Objectives: Magnesium is a co-factor in natural killer and T cell reactivity and may modify the course of infections. We examined the association between baseline serum magnesium concentration and infections requiring admission the first year after kidney transplantation.
Methods: Inclusion of adults transplant recipients between January 2003 and 31 December 2013. Cox piecewise linear regression model estimating the hazard ratio for first admission for infection. Outcomes until one year post-transplantation or up to May 1, 2014.
Results: Overall, 371 of 873 persons were admitted at least once the first year after transplantation (65 events per 100 person-years). The infection-specific cumulative incidence increased with lower serum magnesium concentration (P = 0.008). After adjustment for confounders, a low serum magnesium was associated with an increased hazard of infection (P < 0.0001 in type 3 test). With 2 mg/dL as the reference value, every 0.1 mg/dL reduction in serum magnesium at baseline below 2 mg/dL (N = 165) increased the hazard ratio by 15% (HR 1.15, 95%CI 1.05-1.27; P = 0.002) while every increase of 0.1 mg/dL in those with a serum magnesium between 2 and 3 mg/dL (N = 661) decreased the hazard ratio by 4% (HR 0.96, 95%CI 0.93-1.00; P = 0.08).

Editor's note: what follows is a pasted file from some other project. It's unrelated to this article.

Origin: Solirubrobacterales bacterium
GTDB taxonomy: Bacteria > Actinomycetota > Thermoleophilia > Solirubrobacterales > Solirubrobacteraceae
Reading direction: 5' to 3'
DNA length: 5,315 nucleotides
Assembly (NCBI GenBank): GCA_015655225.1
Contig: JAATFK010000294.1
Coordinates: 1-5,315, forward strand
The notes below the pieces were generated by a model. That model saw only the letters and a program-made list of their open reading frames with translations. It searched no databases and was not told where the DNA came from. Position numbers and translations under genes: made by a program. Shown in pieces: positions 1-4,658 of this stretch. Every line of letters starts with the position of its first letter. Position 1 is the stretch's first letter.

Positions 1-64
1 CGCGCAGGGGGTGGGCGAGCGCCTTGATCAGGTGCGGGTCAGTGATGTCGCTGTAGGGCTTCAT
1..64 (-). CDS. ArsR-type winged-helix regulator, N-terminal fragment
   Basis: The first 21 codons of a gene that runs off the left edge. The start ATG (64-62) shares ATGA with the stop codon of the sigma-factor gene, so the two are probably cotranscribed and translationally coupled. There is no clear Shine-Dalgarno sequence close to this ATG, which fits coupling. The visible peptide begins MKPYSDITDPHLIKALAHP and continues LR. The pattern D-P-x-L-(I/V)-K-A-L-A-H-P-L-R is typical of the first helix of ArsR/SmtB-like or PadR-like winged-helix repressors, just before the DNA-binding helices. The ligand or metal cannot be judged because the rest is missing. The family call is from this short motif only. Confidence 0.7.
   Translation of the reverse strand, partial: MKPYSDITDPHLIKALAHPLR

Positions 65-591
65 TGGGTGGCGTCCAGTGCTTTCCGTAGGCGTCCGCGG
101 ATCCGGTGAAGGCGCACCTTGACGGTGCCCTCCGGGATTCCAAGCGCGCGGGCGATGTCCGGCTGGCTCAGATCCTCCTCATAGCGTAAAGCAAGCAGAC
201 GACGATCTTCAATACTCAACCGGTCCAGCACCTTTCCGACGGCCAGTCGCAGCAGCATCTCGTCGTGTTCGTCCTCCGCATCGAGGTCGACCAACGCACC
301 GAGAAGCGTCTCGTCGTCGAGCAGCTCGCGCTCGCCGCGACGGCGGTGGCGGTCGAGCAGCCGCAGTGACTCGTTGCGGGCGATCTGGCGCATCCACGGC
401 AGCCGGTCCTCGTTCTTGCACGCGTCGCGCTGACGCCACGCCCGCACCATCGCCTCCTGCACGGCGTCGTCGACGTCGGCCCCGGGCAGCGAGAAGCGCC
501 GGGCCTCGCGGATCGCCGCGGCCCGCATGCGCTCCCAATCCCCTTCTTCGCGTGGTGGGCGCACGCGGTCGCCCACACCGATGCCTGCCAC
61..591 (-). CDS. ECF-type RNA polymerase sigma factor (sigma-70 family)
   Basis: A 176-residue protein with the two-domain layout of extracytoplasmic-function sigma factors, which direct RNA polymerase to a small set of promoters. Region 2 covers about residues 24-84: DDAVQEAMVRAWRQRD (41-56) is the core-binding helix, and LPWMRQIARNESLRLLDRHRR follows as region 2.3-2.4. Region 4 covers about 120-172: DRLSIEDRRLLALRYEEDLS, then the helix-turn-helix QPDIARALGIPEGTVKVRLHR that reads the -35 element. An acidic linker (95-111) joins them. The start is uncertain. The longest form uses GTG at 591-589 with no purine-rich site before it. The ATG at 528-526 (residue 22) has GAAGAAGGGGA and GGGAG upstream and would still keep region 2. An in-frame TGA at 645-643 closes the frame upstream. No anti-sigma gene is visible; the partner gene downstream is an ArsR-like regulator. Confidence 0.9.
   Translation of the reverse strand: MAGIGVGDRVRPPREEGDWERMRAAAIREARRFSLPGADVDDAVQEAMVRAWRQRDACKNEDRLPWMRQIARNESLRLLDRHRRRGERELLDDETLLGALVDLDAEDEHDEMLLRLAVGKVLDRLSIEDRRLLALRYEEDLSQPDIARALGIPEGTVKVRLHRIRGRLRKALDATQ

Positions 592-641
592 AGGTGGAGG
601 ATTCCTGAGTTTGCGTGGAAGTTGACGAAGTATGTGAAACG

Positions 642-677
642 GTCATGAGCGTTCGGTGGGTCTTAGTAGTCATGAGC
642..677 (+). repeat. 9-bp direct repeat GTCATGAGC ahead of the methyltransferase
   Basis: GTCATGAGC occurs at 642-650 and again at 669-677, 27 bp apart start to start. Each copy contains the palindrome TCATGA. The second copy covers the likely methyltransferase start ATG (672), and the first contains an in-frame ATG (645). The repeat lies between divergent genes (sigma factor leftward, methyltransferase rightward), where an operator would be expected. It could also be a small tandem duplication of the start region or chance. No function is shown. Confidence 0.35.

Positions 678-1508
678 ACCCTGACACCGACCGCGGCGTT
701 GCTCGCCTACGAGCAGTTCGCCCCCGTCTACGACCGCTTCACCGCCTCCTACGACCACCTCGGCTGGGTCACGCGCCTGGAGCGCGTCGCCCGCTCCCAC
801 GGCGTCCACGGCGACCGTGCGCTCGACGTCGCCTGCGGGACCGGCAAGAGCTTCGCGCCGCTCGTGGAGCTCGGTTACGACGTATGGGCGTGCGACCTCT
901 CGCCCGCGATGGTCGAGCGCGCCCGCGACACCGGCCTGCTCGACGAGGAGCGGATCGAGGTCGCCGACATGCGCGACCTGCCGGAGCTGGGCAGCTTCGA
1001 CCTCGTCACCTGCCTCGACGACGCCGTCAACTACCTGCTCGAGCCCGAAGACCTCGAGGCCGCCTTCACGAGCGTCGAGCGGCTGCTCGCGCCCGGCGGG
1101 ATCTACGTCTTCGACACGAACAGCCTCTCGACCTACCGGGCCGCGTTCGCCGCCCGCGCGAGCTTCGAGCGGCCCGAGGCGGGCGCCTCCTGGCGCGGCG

Conclusion: A lower baseline serum magnesium concentration is associated with an increased risk of infection after kidney transplantation.
Keywords: Hospital admission; Lymphocyte; Magnesium; Transplantation.
Copyright © 2016 The British Infection Association. Published by Elsevier Ltd. All rights reserved.